Compensation Calculator

If you were injured in an accident caused by somebody else breaching the duty of care they owed you, you may have grounds to seek personal injury compensation. If your claim is successful, you can receive compensation to cover any physical, emotional, and/or financial impacts caused by your injuries.

There are many different types of injuries you could potentially claim compensation for. These include injuries to the limb, nerve damage or psychological injuries. You may be wondering how much compensation you will receive. If so, you could use a compensation calculator which can help provide a potential personal injury settlement estimate. We discuss how calculators work and how they can help further in our guide, as well as how personal injury claim payouts are calculated and what they can comprise.

Additionally, we discuss the eligibility criteria for claiming and the evidence you could supply to build a strong claim. Also, you’ll read about the time limits that apply to personal injury claims.

Finally, we explain how a specialist solicitor from our panel could help you seek compensation on a No Win No Fee basis if your claim is valid.

For more information, please contact our team at a time that’s best for you. They are available 24/7 to offer free guidance and answer any questions you have. To reach out, you can:

  • Call 020 8050 2736 to discuss your options.
  • Make an inquiry about your potential claim online.
  • Ask questions via our free live chat service.
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Personal Injury Compensation Calculator Guide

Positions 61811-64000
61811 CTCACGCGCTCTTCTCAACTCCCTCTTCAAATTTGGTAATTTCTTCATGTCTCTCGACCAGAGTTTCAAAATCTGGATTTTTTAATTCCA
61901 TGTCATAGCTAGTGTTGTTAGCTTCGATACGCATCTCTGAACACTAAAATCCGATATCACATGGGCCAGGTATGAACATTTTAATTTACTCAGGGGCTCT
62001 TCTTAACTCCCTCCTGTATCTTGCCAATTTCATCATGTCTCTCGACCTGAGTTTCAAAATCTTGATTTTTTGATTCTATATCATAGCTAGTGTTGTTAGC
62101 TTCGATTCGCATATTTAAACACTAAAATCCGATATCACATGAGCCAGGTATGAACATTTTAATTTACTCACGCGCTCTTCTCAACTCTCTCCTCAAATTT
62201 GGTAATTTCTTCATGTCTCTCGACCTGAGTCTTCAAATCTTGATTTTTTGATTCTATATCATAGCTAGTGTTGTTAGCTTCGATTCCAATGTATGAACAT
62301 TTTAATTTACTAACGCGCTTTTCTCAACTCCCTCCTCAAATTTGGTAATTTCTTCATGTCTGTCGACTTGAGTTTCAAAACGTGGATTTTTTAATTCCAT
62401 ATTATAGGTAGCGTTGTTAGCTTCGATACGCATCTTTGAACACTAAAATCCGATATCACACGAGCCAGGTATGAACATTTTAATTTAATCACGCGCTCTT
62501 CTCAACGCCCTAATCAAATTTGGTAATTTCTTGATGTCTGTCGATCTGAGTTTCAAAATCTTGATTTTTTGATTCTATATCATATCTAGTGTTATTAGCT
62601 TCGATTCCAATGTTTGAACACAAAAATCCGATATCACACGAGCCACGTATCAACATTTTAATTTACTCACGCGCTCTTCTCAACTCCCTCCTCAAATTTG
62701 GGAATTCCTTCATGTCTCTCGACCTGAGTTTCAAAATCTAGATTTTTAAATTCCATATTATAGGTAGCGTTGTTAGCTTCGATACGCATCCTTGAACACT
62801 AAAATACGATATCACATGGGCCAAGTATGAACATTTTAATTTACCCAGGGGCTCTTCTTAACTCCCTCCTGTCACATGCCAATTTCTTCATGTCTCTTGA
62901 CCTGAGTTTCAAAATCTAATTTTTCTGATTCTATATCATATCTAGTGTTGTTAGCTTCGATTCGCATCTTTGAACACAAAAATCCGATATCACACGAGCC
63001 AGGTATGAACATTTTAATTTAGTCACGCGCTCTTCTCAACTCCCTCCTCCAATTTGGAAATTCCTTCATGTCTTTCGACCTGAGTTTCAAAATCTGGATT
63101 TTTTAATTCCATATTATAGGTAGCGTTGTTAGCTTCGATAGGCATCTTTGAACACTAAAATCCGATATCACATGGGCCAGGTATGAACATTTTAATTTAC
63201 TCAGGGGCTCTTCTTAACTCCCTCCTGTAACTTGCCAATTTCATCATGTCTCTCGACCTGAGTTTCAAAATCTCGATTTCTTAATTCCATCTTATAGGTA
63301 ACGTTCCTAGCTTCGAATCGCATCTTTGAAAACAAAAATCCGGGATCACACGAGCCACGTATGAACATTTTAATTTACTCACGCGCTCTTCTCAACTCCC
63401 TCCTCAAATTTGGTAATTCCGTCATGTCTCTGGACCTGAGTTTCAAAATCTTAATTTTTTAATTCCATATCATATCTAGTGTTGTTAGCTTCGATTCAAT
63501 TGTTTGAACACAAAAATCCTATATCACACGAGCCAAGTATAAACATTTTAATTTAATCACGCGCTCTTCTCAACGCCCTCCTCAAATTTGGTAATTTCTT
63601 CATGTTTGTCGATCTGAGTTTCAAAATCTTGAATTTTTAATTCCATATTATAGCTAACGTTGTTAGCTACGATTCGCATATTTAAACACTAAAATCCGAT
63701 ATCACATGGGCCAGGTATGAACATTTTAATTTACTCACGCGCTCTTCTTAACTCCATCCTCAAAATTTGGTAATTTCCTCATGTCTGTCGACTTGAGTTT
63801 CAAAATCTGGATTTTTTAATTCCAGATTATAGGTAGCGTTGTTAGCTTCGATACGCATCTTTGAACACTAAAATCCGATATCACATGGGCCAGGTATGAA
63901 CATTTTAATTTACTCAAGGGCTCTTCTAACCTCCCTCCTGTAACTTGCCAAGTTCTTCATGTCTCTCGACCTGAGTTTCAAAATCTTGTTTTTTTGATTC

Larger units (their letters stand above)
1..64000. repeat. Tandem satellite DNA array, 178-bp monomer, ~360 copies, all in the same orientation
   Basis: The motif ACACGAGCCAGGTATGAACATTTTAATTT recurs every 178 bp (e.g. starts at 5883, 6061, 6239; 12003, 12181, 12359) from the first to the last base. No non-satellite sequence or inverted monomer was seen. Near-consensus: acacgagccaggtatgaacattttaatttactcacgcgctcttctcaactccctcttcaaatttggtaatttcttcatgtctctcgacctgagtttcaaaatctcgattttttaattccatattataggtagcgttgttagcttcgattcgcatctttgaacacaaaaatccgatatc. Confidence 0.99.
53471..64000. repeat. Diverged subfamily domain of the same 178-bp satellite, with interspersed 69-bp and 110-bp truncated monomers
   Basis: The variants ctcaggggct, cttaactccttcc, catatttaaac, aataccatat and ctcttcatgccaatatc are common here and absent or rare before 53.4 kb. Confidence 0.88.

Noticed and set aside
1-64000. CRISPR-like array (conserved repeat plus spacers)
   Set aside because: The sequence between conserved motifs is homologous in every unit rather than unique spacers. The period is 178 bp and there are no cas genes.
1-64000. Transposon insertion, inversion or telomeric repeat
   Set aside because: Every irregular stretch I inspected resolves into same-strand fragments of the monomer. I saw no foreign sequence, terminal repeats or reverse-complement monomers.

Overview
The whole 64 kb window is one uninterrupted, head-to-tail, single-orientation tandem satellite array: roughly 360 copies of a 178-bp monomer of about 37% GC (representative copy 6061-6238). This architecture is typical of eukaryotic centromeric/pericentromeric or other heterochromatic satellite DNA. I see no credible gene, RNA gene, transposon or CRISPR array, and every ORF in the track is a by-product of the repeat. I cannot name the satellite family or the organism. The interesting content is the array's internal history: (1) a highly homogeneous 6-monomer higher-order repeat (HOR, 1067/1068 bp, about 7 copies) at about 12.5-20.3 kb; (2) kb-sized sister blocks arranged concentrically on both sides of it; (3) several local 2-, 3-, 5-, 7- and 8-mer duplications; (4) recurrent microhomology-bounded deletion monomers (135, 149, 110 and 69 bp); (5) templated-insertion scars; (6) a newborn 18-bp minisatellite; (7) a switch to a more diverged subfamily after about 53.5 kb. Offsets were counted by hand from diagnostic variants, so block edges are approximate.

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Compensation Calculator

If you are injured in an accident caused by somebody who breached their duty of care, compensation could be awarded to address the impacts of your injury. Generally, settlements can comprise general damages and special damages, the two heads of loss that can make up a payout. General damages compensate for the pain and suffering of your injuries, physical and/or psychological, whilst special damages compensate for the financial losses incurred due to your injuries.

A compensation calculator can be a great way to get an idea of how much you could receive if you make a successful claim. It will ask questions about the nature of your injury and accident to provide a potential estimate.

Generally, calculators take amounts from the Judicial College Guidelines (JCG) which is a document that provides a list of guideline compensation brackets for different types of injuries all varying in severity. These brackets are often used to help calculate the value of general damages alongside an independent medical report which can be produced if you are required to attend a medical assessment as part of the claims process. Various factors are considered when determining how much you are owed for the physical and psychological impacts of your injuries. As such, you should use the figures as a guide only.

Calculators can also provide an estimate of the compensation you could receive for certain costs associated with your injuries, such as loss of earnings. However, it does not consider all costs awarded under special damages so you could potentially be owed more. Please call our team for further guidance.

Injury Type:

Injury Severity:

Compensation Table

You can use the following table as an alternative to a compensation calculator. It uses figures from the JCG, except for the first entry.

Injury TypeSeverity CategoryValuation Brackets - GuidelinesExtra Information
Multiple Serious Injuries With Financial LossesSeriousUp to £1,000,000+Compensation for the physical and psychological impacts of multiple serious injuries plus financial losses, such as loss of earnings, the cost of home modifications, care costs and medical expenses.
Injuries Involving ParalysisTetraplegia (Quadriplegia)£324,600 to £403,990Upper and lower body paralysis. The award given will depend on factors such as age and depression.